Understanding Convertibles: The Basics For Cannabis Investors

When the potco summer was in full swing last year, convertibles were all the rage. They’re available in several different varieties, but the differences mostly come down to trim. At the heart, convertibles are debt instruments whose principal and interest can “convert” to equity when the issuer’s stock trades above a predetermined price. And, like anyone who talks themselves into a convertible in the summertime, Potcos were fixated on the upside. They imagined themselves staring up at the blue skies of unlimited upside, saw all their friends rolling around in cash that paid for itself in a strong market, and thought to themselves, why not me?

Now the weather is turning, we’re starting to see how these things handle bad weather. They don’t come from the factory with snow tires, and those roofs are really only made to keep the rain off for brief summer showers. In this environment, investors really need to understand how a convertible is built so that they can avoid backing companies riding around in vehicles that might not survive a storm. The Deep Dive has you covered.

Understanding The Accounting Basics

Convertible bonds, notes or debentures are a form of debt that gives the holder of the debt instrument a regular interest payment (called a “coupon”), either for a fixed amount of time, or until the stock trades above a target price that triggers a conversion event. This is the preferred outcome.

In an up-trending market, the bondholder’s principal and interest after conversion become free-trading stock and the company doesn’t have to worry about coming up with cash to pay off the principal. Everyone’s happy. For investors long the equity, there are outcomes that aren’t as good, and the best way to understand those and their implication is to understand the accounting.

Following these instruments along a balance sheet can get a bit confusing, but understanding the methods used to account for convertibles can give us good insight into their immediate and long term implications.

From an accounting perspective, the debt instrument consists of:

  • a liability portion (the money owed)
  • and an equity portion (the conversion feature).

In cannabis, convertible debentures are commonly accounted for using the residual method. The carrying amount of the conversion feature is the difference between the principal amount and the initial carrying value of the financial liability.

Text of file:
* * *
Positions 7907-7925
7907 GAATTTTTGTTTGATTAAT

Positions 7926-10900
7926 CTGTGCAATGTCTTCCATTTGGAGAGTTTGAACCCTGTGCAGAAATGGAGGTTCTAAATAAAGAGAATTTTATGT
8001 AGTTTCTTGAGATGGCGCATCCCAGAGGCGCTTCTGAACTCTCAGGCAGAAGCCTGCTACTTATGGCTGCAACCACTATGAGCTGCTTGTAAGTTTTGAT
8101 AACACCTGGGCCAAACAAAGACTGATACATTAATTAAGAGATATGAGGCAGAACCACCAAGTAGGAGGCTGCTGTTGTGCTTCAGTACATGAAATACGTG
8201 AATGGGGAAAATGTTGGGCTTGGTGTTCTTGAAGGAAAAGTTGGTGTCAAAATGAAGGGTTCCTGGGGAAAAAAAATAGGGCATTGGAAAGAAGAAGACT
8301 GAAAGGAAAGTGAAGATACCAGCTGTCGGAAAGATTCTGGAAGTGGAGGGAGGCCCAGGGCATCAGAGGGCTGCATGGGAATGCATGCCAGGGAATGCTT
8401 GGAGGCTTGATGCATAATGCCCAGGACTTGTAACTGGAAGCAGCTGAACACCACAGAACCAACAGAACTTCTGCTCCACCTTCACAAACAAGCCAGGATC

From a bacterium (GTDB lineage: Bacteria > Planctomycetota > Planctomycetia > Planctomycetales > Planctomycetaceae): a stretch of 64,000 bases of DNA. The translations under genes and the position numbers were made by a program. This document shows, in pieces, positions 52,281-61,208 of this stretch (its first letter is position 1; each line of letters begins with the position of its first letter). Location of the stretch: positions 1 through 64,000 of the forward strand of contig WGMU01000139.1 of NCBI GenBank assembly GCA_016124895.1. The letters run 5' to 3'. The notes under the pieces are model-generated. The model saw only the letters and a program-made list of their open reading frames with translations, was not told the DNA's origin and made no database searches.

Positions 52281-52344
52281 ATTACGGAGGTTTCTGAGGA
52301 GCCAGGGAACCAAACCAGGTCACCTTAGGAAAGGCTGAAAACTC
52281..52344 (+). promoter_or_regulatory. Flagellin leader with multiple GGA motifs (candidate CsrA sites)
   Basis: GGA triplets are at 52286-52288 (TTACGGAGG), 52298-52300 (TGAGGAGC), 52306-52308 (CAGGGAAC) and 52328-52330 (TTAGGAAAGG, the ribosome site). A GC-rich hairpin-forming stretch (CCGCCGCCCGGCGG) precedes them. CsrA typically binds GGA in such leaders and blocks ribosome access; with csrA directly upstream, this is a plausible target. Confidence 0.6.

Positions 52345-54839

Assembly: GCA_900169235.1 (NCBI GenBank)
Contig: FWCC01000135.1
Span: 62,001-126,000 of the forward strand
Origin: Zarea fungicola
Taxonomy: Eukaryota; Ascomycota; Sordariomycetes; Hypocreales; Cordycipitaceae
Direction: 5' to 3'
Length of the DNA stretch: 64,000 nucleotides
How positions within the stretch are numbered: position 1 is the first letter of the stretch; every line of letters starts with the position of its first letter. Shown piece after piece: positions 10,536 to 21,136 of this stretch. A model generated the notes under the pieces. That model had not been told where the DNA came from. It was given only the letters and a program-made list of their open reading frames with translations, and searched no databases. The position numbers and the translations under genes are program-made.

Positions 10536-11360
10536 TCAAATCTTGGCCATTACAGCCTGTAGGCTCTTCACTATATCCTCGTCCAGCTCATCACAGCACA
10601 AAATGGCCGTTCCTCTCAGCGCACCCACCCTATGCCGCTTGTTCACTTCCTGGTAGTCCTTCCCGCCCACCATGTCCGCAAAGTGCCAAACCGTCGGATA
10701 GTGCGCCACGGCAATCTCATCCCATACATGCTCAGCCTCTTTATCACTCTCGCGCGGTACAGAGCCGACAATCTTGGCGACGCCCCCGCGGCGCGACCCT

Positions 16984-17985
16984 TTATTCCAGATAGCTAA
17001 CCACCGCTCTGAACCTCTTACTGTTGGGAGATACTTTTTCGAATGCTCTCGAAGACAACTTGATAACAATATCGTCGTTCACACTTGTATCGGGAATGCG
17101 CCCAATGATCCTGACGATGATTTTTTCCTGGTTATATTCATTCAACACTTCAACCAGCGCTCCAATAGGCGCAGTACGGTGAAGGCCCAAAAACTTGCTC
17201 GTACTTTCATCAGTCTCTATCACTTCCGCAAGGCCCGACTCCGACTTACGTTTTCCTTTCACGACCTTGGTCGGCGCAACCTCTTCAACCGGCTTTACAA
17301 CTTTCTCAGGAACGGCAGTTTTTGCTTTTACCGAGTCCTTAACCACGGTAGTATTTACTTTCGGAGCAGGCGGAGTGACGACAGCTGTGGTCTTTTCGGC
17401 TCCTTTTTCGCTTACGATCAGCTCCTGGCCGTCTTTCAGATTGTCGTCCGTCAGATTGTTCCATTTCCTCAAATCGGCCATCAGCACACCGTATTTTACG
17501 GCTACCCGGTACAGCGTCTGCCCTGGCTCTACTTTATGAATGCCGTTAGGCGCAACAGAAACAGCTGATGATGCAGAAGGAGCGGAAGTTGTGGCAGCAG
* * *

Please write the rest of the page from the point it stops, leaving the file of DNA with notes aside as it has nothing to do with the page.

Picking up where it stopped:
A Basic Example:

ABC Corporation issues 1,000 convertible debentures, with a 3-year term, and a face value of $1,000 each. The debentures will include an annual coupon payment of 8%. The market interest rate of similar debentures without the conversion feature is 12%. In addition, the company paid out $50,000 in transaction fees at close.

You might think it is as simple as creating a $1,000,000 liability on the balance sheet (credit) and adding $950,000 to the cash account (debit) with a $50,000 finance expense (debit). It is actually much more complicated than that because of the conversion feature.

First, we need to look at the present value of all the cash flows assuming 12% interest:

   Payment (in 000’s) Discounted to Present Value at 12% Present Value
Year 1 $80 $80/1.12 $71.43
Year 2 $80 $80/1.12^2 $63.78
Year 3 $1,080 $1,080/1.12^3 $768.73

When we add up the three values, we get to $903.93. Remember, the company has issued 1,000 of these debentures, so the total present value works out to approximately $903,927.

Now that we have figured out the discounted amounts, we can come up with an equity portion and a liability portion of our instrument…

Face Value $1,000,000
Less: Liability Component $903,927
Equity Component $96,073

And, since nothing is free, we have to account for the transaction fees associated with the financing. This is where we can choose to use the amortization method or fair value through profit and loss (FVPTL). If using the amortized method, we need to pro- rate the $50,000 fee to each component. The face value represents 90.39% as liability and 9.61% as equity, so we can break the transaction fees up by multiplying each percentage by $50,000.

  Transaction Price Transaction Cost Carrying Amount
Liability Component $903,927 $45,196 $858,730
Equity Component $96,073 $4,804 $91,270

Effective Interest Rate – Amortized Method

The effective interest rate is what the company is really paying in interest given the financing costs and what the real rate of interest on the bond looks like without conversion (12%). The quickest way to calculate this is using a financial calculator, in this case with a face value of $1,000,000, present value of $865,750, payments of $80,000 and a 3 year term, it brings us to an effective interest rate of 14.1%.  Here is a schedule of how we go from the liability amount to the principal loan amount over the life of the convertible:

Beginning Balance Interest Expense (14.1%) Less: Cash Coupon (8%) Closing Balance
$858,730 $121,081 $80,000 $899,811
$899,811 $126,873.41 $80,000 $946,685
$946,685 $133,482.56 $80,000 $1,000,000

Again, for Grade 12 accounting students, the journal entries for the first year would look something like interest expense (debit) of $121,081, cash (credit) of $80,000, and add to the financial liability $41,081 (credit).  The interesting part is the conversion feature, equity, is not remeasured as the payments are made. Remember, the company got this debt for a discount; they are paying 8% when similar bonds were 12%. They effectively received the discount by issuing an equity instrument.  Also, even if the conversion option is not exercised, the amount recorded in equity is not remeasured either. The only item that affects the income statement is the recognition of interest expense at the effective interest rate for the liability component.

This can get much more complicated depending on variables such as taxes, early conversion, early repurchase, modifications, etc.  Again, this is a basic overview.  Next, there is the financing fee, which will either be recognized on the initial transaction (FVTPL) or pro-rated into liability and equity and then amortized over time (Amoritized Method).